Efforts also are underway to ban these chemicals from many everyday products, Wall said. Over the past five years, Washington state has banned PFAS in firefighting foam, food wrappers and liners — including plates and pizza boxes — paper bowls, bags, trays, cups and clamshell food containers.

Washington is one of a handful of states that have tried to regulate these “forever chemicals,” Wall said, and now the federal Environmental Protection Agency is set to come out with national guidelines.

“Only about one-fifth of states even have anything in place now,” Wall said of statewide “forever chemical” regulations and guidelines. “And Washington … is ahead of the curve. But the EPA is moving lightning fast on PFAS.”

In fact, when it comes to public drinking water systems, the national guidelines may even exceed Washington state’s acceptable PFAS levels, Wall said, with the EPA likely to set a threshold of 4 parts per trillion (PPT) compared to Washington’s level of 15 PPT.

Wall said it is critical for cities to understand what lies ahead when it comes to PFAS regulations, but said Camas is in a better position than other Washington cities since it was one of the first to begin testing for these “forever chemicals” in its drinking water system.

“We know we have PFAS (in at least one drinking-water well) and that it’s above 4 PPT,” Wall said.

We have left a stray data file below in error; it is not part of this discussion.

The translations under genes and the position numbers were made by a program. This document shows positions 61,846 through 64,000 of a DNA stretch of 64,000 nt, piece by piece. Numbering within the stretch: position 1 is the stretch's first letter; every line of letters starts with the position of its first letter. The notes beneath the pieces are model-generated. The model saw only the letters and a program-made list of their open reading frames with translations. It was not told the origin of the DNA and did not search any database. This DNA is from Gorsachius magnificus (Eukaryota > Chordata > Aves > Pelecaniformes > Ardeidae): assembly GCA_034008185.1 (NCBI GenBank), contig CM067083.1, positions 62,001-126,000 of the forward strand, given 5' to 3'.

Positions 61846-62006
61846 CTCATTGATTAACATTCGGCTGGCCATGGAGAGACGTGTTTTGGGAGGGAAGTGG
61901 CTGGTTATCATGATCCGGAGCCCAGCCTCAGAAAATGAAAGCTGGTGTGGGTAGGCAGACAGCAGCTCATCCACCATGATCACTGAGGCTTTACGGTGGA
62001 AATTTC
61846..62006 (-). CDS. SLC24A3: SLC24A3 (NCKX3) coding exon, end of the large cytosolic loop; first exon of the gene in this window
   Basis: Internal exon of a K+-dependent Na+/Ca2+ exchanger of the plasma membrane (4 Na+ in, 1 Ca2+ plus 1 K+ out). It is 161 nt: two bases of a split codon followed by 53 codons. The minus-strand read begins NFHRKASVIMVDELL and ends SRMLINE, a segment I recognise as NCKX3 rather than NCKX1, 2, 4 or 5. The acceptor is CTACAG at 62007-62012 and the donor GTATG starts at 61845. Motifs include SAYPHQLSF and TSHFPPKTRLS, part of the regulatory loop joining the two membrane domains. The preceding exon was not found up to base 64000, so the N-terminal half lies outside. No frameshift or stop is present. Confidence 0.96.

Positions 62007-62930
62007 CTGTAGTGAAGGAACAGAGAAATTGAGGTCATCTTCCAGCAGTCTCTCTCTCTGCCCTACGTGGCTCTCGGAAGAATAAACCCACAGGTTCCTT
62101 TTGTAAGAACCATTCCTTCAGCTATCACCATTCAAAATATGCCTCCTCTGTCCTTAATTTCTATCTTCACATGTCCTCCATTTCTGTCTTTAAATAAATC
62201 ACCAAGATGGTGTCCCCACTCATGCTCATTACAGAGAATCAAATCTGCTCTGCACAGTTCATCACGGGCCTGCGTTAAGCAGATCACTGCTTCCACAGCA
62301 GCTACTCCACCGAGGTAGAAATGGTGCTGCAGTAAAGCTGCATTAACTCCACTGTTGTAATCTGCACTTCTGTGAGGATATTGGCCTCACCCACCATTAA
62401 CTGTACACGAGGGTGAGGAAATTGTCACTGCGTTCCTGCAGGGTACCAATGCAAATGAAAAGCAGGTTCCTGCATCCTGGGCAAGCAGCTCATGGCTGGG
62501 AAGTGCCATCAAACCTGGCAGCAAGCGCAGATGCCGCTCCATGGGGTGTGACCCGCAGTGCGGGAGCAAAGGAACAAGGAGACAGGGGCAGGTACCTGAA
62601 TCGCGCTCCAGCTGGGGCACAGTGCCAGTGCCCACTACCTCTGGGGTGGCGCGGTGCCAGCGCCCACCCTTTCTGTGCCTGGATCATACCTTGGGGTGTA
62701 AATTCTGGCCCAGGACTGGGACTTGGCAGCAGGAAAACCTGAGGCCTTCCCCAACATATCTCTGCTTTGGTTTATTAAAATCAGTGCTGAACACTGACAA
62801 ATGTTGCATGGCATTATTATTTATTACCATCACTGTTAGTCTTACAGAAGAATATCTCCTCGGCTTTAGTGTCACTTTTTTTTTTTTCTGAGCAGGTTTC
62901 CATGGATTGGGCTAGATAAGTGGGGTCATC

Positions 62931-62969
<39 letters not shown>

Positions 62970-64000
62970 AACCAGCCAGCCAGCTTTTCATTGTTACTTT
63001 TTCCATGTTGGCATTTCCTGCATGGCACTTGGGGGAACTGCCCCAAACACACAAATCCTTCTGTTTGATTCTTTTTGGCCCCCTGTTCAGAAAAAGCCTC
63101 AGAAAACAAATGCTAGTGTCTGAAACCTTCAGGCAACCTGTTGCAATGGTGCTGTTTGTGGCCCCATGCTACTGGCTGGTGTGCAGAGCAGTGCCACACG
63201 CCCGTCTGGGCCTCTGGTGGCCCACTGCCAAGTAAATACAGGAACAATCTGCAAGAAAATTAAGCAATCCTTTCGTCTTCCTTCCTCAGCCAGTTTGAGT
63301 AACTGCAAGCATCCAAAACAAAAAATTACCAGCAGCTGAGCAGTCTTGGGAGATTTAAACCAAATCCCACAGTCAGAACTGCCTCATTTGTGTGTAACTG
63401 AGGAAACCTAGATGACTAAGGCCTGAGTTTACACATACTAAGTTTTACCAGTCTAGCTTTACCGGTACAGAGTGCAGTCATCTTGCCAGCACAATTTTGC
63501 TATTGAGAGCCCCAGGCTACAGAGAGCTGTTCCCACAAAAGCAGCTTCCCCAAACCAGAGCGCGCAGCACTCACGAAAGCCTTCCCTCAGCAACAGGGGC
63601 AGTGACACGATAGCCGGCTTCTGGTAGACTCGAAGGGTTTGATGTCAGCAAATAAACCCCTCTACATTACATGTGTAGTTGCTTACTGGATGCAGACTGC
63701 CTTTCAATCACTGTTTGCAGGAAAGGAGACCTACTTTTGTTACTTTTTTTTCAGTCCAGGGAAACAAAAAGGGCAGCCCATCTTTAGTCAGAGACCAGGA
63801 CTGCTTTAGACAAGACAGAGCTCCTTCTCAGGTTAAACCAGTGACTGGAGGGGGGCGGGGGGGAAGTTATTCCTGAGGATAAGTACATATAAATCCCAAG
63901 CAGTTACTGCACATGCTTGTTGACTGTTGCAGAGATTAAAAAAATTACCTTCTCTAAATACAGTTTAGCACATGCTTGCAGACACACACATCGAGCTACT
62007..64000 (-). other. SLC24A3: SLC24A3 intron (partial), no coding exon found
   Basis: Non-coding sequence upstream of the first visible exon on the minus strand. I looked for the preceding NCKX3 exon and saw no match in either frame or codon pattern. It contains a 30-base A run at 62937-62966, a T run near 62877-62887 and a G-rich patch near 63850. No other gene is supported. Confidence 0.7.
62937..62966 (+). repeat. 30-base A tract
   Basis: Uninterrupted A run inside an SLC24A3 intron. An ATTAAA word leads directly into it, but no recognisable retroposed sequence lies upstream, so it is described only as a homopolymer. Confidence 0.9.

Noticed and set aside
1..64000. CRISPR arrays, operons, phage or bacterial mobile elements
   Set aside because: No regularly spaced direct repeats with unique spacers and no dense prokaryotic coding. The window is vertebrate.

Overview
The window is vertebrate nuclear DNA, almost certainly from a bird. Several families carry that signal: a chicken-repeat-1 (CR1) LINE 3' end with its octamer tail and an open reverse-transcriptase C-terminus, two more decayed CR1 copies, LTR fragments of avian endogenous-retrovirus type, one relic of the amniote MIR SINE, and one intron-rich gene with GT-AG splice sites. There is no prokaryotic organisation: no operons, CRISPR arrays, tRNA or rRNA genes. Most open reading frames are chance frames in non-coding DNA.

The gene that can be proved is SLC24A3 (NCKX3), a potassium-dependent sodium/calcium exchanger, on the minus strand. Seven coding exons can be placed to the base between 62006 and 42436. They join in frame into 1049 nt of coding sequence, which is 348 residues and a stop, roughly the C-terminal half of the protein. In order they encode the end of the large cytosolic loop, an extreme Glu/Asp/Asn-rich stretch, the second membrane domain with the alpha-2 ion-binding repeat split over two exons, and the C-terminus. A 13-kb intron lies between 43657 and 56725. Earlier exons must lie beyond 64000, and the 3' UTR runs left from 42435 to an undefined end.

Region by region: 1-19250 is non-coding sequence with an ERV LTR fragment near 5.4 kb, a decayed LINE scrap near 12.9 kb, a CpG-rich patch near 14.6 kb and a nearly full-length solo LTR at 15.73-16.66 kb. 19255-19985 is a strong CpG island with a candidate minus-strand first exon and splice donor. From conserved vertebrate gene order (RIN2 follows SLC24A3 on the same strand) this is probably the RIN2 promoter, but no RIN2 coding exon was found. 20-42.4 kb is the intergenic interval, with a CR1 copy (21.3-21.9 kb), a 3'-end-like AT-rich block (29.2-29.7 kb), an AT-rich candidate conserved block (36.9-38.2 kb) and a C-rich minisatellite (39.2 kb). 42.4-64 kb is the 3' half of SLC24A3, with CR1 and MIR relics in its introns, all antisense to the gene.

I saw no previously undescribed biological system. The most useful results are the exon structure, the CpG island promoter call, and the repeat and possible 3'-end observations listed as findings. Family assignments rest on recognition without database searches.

Now, the City must decide how to proceed. Per state guidelines, once the City discovered PFAS in its drinking water system — the chemicals were found in levels exceeding the state’s 15 PPT in Well 13 near Louis Bloch Park in downtown Camas in 2022 and again in 2023 — the City notified water customers and shut the well down during the low-demand seasons.

Since then, the City has tested its water system for PFAS on a quarterly basis, Wall told The Post-Record. As of December 2023, when Well 13 was offline, the PFAS levels were under the state’s limits. Unfortunately, when the impacted well goes online during the higher-water-usage summer months, PFAS levels rise.

“When the well is off, it’s not drawing any ground water toward the well,” Wall explained. “We have it off now and will leave it off until (demand) gets high enough in the summer.”

Wall and Camas Communications Director Bryan Rachal have said it is very difficult to determine the exact source of the PFAS in Well 13, but that there are treatment remedies available.

“There are three treatment options, but really only two that are cost-effective,” Wall told The Post-Record. One treatment method uses activated charcoal to bind the chemicals and remove them from the drinking water system, while another uses an ion exchange process that, according to the National Institutes of Health can be more effective at removing “short-chain PFAS, which are not removed by carbon-based absorption processes.”